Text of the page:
Margot Robbie: It’s funny, in hindsight I really don’t know why I had an issue to begin with. I see why I did, because it’s kind of hard to do it the first time. It seemed really intimidating. Now that I’ve done it ti doesn’t seem like a big deal at all. It was even back then, it wasn’t like I couldn’t see why the character could have needed it. There was no question as to why it was in there. There’s scripts I pick up where it’s like there’s no reason why she’s getting her clothes off. That’s just so stupid. That’s just nudity for the sake of nudity, and that I do not agree with ever. But when the nudity is warranted, I totally agree with it. I don’t think there’s anything shameful in that. I think if it’s justified and the character would do it then it should be there. And in this case, that’s Naomi’s power over Jordan. That’s the only way of her getting what she wants. That’s her only form of currency in a world where millionaires, and she comes from nothing. That’s her only way of her creating a better life for herself and getting what she wants, the fact that she’s aware of the sexual power she has over men, and especially over Jordan. It makes perfect sense for her to use her body to manipulate him. Also, for the sake of showing it onscreen, it’s that confronting kind of shock value for the audience that the film has all the way through. I can absolutely see why the film needed it, though it was never a question as why the character is doing it, it’s a question of if I was able to do with that. It’s just different with this day and age because there’s the internet. If I do this then this will forever be, there will be youtube clips of this, slow-motion versions of this. It’s not just me, it’s not just a repercussion on myself, but my brothers have to deal with that, my grandparents have to deal with that. It’s not just something that affects me, it effects everyone around me. It’s not just something to be taken lightly so I obviously put a lot of thought in it.
If there’s ever a time to do nudity, it’s in the hands of Martin Scorsese who’s going to do it tastefully. Who doesn’t exploit nudity. There isn’t nudity but there’s violence, a lot of violence, which he does so well, but he doesn’t use nudity as a tool for shock value. It’s not something he utilizes or takes advantage of. I felt totally confident in that it would be done well and it would be done tastefully. I knew that if there was ever going to be a time in my career to do it, then this was going to be it. It was too good of an opportunity to pass up. Yes it’s a sacrifice to make, there’s going to be a downside, yes it’s going to be intimidating. It’s not so much on the day doing it. I’m not scared about on the day and filming it around the crew and whatever because I know the crews are professional. It’s more like the having it physically recorded forever and all that ended up being, it was so worth doing having the experience I had for sure. And it was done so well and everyone gets naked in the movie anyways. That was like a drop in the pond in the grand scheme of things.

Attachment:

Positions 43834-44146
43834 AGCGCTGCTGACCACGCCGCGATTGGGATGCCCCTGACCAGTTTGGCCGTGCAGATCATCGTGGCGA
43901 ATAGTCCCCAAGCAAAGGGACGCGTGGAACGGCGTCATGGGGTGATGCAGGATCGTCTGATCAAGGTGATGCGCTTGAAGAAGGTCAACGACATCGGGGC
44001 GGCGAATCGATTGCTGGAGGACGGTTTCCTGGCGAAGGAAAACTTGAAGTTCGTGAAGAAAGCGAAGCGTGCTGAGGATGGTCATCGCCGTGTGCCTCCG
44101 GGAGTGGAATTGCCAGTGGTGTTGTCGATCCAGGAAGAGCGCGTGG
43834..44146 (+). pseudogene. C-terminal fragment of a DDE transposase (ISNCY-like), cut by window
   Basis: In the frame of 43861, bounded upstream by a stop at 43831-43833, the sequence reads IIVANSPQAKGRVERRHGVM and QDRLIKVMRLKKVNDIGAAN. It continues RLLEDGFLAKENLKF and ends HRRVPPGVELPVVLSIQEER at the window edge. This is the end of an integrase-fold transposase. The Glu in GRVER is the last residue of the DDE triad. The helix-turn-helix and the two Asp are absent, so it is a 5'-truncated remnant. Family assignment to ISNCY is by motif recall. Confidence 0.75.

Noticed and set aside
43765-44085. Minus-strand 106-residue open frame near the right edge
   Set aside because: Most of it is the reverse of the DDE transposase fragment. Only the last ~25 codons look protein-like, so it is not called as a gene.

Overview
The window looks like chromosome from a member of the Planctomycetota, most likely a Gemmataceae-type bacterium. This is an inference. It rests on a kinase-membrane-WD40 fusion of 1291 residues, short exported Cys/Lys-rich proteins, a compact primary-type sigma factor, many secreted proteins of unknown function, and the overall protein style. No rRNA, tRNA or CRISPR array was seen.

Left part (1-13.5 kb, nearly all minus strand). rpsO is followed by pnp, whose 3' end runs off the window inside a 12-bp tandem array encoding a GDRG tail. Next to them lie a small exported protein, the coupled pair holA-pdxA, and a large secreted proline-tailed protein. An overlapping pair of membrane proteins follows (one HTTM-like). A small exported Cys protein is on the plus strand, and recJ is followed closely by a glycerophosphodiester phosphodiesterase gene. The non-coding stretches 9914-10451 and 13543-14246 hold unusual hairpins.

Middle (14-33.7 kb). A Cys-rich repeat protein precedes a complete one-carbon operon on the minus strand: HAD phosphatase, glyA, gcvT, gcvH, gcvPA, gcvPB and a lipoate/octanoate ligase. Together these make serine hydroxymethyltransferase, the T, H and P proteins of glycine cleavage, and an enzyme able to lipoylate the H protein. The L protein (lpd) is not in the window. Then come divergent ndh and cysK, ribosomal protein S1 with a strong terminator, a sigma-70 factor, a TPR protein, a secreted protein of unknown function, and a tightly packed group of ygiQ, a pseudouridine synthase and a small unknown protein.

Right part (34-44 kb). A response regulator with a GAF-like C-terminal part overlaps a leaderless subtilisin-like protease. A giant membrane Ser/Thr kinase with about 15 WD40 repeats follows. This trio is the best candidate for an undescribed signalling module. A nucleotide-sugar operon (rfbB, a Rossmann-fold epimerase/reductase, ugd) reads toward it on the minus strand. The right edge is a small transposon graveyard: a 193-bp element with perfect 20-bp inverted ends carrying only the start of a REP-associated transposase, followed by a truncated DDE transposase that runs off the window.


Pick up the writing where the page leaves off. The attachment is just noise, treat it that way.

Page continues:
Have you ever done a New York accent before?
Margot Robbie: No I haven’t. This is how specific I was hoping it would be. It was meant to be a Bay Ridge accent from the beginning, and once they were living in Long Island I wanted it to have Long Island influences, but I also wanted her to make a conscious effort to dull down the Brooklyn from the accent because I wanted her to be aware that she was hanging out with people with a lot of money, and that she would be a little bit embarrassed of her original, humble beginnings.
Speaking of yelling, now the scene of you drenching Leonardo DiCaprio in water popped in my head. How many times did you have to drench poor DiCaprio in water.
Margot Robbie: So many times! It was so funny about the angle I was throwing the water and how it was hitting him. It was like, and this is going to sound really bizarre, some how got up inside his eyelids and I was temporarily blinding him. He didn’t tell me until like the fourth take. Every time he would be doing [hands hit the table] this and I was like God, he’s a good actor. And then by the 4th time he says you need to like throw it at my chin or something. I was like what’s wrong? He’s like I cannot see anything! I was like I’m so sorry, why didn’t you say anything!? Yea, we did that a lot of times. I felt really bad.
“The Wolf of Wall Street” is out in theaters now.